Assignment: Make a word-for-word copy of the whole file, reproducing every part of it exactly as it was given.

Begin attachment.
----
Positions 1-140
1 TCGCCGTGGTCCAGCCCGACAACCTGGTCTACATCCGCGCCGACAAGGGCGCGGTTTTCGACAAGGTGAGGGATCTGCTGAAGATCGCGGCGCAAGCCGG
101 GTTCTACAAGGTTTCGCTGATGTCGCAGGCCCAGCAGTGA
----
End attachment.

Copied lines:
Positions 1-140
1 TCGCCGTGGTCCAGCCCGACAACCTGGTCTACATCCGCGCCGACAAGGGCGCGGTTTTCGACAAGGTGAGGGATCTGCTGAAGATCGCGGCGCAAGCCGG
101 GTTCTACAAGGTTTCGCTGATGTCGCAGGCCCAGCAGTGA